Robert Lepage’s 887, an autobiographical exploration of memory, aging, and Québec’s Quiet Revolution, is currently running at the National Arts Centre for the first time in English and if you haven’t already seen it, you should.
887 excels both as a beautiful play to look at, thanks to Lepage’s legendary stagecraft (and backstage crew of 9 dedicated stagehands), and on the more social side 887 delivers a nuanced look at the factors that led up to the Quiet Revolution, the FLQ Crisis, and the rise of the separatist movement that came close to ending a united Canada in 1980 and even closer in 1995.
Through the figure of the working-class father that Lepage adored even though in reality they spent little time together, Lepage presents a side to Québec’s cultural and political reawakening in the late 1960s that English-speaking Canadians often don’t get to hear: not only how bad the cultural oppression by the Anglophone elite really was up to that point, but also how ordinary people in Québec were able to condemn the FLQ’s actions while also sharing their anger.
The main impetus for 887 comes from a real event in Lepage’s life when in 2010 he was asked to read Michèle Lalonde’s Speak White, a foundational text in Québécois poetry, at an event commemorating the 40th anniversary of a poetry reading at which Speak White was recited for the very first time. Despite the huge impact the poem had within Québec (in the poem, the Francophone narrator sarcastically presents herself to the Anglophone elite as a savage willing to have their culture bestowed upon her, before launching into a diatribe on the linguistically-based class system in place at the time), Lepage is completely unable to memorize even a single stanza.
He uses the memorization technique of the ‘memory palace’ (a concept you’re undoubtedly familiar with if you’ve seen Sherlock), choosing his childhood home, an apartment block at 887 Murray Avenue in Québec City, as his ‘palace’. But as Lepage takes himself back in time to explore the world of his childhood, he brings himself back into his own firsthand experiences of the cultural revolution that was picking up speed. In between the flashbacks, Lepage finds himself confronting his own sense of mortality when he learns that Radio-Canada (the French CBC) has a “cold cut” for him, a standard practice whereby media outlets keep a collection of regularly-updated obituaries for high-profile figures who have not yet died (the idea being that when such a figure does die, the media outlet will not have to scramble to put an obituary together).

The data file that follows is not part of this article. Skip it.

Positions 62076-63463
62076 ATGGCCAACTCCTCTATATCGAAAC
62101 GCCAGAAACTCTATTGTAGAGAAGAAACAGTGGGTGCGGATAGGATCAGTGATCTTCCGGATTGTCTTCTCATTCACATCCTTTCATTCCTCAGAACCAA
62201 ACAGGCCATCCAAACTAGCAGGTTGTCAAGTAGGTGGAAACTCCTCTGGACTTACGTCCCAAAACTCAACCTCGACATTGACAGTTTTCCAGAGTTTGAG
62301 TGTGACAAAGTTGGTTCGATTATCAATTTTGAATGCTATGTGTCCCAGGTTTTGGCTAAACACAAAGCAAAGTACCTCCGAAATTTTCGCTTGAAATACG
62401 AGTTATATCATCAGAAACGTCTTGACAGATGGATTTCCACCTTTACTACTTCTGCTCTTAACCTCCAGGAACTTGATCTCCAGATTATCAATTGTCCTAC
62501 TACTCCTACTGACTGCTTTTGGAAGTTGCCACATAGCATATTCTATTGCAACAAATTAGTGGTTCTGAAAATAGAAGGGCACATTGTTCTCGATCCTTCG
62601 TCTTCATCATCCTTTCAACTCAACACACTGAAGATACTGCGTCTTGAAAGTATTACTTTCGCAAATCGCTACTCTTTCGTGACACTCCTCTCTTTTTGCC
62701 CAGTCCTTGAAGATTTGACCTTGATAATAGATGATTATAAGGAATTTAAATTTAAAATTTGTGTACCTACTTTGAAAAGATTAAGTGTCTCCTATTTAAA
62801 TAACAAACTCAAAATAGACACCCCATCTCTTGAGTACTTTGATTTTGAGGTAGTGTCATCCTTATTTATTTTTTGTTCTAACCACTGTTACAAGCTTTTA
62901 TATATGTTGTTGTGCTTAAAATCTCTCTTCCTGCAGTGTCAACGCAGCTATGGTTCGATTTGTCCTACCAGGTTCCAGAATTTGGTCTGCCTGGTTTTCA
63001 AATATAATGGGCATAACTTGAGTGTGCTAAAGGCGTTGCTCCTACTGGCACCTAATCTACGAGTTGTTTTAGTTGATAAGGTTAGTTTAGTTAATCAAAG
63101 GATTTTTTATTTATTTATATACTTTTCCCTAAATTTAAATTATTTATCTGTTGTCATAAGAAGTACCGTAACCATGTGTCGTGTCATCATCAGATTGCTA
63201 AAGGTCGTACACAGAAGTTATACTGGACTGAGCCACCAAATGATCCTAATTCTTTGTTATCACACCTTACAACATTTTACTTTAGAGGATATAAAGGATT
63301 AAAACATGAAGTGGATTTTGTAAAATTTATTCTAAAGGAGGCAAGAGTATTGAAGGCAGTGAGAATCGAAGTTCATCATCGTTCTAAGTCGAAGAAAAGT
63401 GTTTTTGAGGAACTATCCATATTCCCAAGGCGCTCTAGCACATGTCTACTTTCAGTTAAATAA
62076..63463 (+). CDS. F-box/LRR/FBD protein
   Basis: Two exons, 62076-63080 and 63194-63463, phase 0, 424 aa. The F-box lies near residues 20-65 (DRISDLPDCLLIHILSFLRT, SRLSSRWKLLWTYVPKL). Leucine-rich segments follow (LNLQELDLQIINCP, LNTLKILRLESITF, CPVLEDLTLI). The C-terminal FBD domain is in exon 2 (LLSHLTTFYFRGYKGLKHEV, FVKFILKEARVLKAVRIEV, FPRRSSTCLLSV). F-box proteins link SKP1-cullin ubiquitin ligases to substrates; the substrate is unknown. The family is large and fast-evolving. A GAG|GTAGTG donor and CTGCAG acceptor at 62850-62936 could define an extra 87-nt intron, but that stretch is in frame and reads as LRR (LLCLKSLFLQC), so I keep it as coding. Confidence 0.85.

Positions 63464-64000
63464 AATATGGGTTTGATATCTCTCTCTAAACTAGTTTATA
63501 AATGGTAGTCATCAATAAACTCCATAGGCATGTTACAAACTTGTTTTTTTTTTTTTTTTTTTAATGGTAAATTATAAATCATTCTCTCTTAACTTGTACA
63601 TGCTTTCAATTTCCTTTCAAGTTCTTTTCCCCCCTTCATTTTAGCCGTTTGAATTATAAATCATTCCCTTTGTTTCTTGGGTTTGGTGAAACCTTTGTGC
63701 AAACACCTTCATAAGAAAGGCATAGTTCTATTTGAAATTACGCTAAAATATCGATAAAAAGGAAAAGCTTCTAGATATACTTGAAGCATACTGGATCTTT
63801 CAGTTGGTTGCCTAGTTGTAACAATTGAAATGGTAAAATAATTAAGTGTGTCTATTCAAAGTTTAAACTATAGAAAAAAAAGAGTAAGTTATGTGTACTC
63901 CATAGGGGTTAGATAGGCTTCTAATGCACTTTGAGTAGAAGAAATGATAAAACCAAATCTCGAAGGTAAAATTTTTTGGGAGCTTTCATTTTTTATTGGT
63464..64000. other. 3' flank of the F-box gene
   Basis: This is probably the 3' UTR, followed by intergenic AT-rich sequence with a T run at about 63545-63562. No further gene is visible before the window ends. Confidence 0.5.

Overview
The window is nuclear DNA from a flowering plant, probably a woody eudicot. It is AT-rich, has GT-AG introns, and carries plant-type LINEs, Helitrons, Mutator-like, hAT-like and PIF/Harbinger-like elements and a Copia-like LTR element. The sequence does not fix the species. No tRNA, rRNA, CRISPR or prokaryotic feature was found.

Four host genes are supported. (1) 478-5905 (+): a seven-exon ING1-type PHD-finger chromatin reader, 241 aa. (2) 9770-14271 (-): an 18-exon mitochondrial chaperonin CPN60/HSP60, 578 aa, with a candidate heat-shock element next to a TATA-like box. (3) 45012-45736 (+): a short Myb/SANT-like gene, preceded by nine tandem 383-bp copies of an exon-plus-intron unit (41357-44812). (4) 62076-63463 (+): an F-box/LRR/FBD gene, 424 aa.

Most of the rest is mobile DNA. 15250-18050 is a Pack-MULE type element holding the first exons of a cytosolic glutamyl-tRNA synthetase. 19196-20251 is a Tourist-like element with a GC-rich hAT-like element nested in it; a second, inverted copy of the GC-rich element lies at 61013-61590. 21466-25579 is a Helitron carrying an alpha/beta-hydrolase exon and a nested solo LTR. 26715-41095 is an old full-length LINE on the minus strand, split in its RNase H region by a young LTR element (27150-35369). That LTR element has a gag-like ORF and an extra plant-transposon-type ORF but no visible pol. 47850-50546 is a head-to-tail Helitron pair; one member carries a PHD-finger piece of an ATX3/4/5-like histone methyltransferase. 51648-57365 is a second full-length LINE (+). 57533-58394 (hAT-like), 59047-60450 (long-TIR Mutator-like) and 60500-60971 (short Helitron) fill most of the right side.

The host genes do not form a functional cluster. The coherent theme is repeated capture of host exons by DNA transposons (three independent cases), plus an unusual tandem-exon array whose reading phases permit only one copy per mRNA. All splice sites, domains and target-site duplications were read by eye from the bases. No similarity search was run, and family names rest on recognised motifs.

But what is the show? The story is non-fiction and told in a very stream-of-consciousness manner, and since Lepage himself is the only live performer (a few other figures appear on screens throughout) I would hesitate to call it a play. Lepage comes out to deliver the usual “turn off your phones” pre-show message, ruminates for a moment on how mobile phones have changed our relationship with memory, and before you know it the lights are down and he’s showing you an interactive model of his childhood home. My advice is to sit back and let it happen, because honestly there’s not much to criticize in this show.
The centrepiece of 887 is a rolling room on wheels within the scale model of the apartment block. Thanks to the team of stagehands, the apartment block turns around to reveal a new side every few minutes and frequently opens up to reveal a new interior: the kitchen in Lepage’s current apartment where the “cold cut” scenes happen (these scenes are the only time 887 comes close to being a traditional drama), the childhood bedroom he shared with his sisters, a run-down diner where he imagines his taxi-driver father spends his late-night breaks, and so on.
Intercut with the ingenious set transitions and mesmerizing miniature models are film and music selections that both reinforce and deconstruct Lepage’s nostalgia for his childhood. Particularly telling is the notion of high tea being served at the Château Frontenac (one of his neighbours worked there), transitioning into a black-and-white clip from the National Film Board film Hôtel-Château showing what it actually looked like at the time.